Frederick Banting was born on November 14, 1891, in a farm house near Alliston, Ontario The youngest of five children of William Thompson Banting and Margaret Grant, he attended public high school in Alliston. In 1910, he started at Victoria College, part of the University of Toronto, in the General Arts program. After failing his first year, he petitioned to join the medical program in 1912 and was accepted. He began medical school in September 1912.

Insulin

Insulin is a peptide hormone produced by beta cells of the pancreatic islets; it is considered to be the main anabolic hormone of the body. It regulates the metabolism of carbohydrates, fats and protein by promoting the absorption of glucose from the blood into liver, fat and skeletal muscle cells. In these tissues the absorbed glucose is converted into either glycogen via glycogenesis or fats (triglycerides) via lipogenesis, or, in the case of the liver, into both.

Glucose production and secretion by the liver is strongly inhibited by high concentrations of insulin in the blood. Circulating insulin also affects the synthesis of proteins in a wide variety of tissues. It is therefore an anabolic hormone, promoting the conversion of small molecules in the blood into large molecules inside the cells. Low insulin levels in the blood have the opposite effect by promoting widespread catabolism, especially of reserve body fat.

Beta cells are sensitive to blood sugar levels so that they secrete insulin into the blood in response to high level of glucose; and inhibit secretion of insulin when glucose levels are low. Insulin enhances glucose uptake and metabolism in the cells, thereby reducing blood sugar level. Their neighboring alpha cells, by taking their cues from the beta cells, secrete glucagon into the blood in the opposite manner: increased secretion when blood glucose is low, and decreased secretion when glucose concentrations are high. Glucagon increases blood glucose level by stimulating glycogenolysis and gluconeogenesis in the liver. The secretion of insulin and glucagon into the blood in response to the blood glucose concentration is the primary mechanism of glucose homeostasis.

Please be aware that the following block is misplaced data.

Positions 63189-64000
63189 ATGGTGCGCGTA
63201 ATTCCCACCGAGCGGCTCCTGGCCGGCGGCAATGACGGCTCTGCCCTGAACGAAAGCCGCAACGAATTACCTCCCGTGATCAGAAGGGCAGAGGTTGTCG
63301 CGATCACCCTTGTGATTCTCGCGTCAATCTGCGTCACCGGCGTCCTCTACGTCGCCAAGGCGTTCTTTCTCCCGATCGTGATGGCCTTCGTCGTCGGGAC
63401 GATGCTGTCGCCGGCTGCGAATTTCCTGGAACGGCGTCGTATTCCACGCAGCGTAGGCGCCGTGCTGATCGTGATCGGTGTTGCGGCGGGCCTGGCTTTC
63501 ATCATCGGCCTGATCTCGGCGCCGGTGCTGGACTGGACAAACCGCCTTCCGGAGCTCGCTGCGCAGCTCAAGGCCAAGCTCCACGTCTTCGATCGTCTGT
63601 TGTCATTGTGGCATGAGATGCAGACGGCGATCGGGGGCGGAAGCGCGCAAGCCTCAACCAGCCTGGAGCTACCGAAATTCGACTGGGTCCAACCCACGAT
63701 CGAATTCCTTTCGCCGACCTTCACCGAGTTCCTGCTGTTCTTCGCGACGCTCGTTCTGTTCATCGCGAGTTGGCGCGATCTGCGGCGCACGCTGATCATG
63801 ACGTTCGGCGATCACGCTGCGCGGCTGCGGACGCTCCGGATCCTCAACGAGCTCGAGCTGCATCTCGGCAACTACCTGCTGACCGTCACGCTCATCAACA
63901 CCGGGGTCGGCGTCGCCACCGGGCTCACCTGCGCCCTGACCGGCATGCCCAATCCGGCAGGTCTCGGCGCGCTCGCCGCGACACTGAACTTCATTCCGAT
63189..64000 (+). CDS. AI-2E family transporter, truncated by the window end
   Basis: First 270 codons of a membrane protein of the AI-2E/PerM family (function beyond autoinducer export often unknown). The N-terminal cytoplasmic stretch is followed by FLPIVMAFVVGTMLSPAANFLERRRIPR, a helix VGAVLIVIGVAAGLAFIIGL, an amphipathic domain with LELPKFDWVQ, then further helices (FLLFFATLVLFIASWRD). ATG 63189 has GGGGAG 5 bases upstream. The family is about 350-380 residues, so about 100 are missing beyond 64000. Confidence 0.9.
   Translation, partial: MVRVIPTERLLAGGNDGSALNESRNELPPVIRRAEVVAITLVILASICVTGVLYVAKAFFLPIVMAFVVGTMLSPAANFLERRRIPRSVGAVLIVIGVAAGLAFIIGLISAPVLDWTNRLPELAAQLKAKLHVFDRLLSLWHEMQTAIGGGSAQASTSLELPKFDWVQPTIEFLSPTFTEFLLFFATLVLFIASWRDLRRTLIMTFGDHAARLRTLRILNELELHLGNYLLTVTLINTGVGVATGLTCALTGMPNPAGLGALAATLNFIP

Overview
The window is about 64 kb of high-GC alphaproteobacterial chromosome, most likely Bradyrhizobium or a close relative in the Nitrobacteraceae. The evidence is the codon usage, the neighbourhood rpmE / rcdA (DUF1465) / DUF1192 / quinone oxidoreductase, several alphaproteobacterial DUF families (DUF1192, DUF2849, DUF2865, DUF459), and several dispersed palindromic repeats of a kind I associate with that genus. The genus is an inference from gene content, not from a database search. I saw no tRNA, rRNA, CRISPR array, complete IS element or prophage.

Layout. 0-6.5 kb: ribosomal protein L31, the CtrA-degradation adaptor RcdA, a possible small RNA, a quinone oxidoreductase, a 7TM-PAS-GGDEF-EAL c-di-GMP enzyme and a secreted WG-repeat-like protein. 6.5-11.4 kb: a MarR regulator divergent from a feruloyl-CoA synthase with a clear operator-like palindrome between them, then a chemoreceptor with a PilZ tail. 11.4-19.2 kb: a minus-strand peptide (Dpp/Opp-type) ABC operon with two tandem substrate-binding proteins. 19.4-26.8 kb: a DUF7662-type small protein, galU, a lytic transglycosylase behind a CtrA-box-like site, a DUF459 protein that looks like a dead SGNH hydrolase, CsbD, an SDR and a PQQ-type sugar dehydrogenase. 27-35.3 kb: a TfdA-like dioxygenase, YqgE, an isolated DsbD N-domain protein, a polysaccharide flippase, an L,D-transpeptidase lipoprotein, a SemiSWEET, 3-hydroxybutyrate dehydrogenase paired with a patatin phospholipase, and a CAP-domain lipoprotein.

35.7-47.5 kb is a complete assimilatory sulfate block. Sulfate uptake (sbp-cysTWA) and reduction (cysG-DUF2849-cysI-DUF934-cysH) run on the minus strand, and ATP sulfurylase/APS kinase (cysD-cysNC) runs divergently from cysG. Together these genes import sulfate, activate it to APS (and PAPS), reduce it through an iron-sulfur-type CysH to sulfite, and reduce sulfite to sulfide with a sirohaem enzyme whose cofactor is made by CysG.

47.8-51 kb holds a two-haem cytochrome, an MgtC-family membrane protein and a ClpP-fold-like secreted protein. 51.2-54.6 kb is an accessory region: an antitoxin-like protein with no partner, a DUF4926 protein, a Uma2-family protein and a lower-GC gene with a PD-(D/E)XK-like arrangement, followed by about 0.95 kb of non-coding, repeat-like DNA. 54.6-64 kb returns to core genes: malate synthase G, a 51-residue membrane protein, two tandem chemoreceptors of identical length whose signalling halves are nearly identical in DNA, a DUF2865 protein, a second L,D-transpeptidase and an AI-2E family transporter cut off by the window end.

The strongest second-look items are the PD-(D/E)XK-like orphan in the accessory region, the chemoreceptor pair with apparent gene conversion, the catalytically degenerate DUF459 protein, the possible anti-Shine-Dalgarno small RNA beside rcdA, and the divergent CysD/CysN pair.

Obesity

Obesity is a medical condition in which excess body fat has accumulated to an extent that it may have a negative effect on health. People are generally considered obese when their body mass index (BMI), a measurement obtained by dividing a person’s weight by the square of the person’s height—despite known allometric inaccuracies — is over 30 kg/m2; the range 25–30 kg/m2 is defined as overweight. Some East Asian countries use lower values.

Obesity is correlated with various diseases and conditions, particularly cardiovascular diseases, type 2 diabetes, obstructive sleep apnea, certain types of cancer, and osteoarthritis. High BMI is a marker of risk, but not proven to be a direct cause, for diseases caused by diet, physical activity, and environmental factors. A reciprocal link has been found between obesity and depression, with obesity increasing the risk of clinical depression and also depression leading to a higher chance of developing obesity.

Summary
The Fantastical World of Hormones
Title
The Fantastical World of Hormones
Description

The Fantastical World of Hormones: This documentary tells the wonderful and often weird story of how hormones were discovered.

Leave a Reply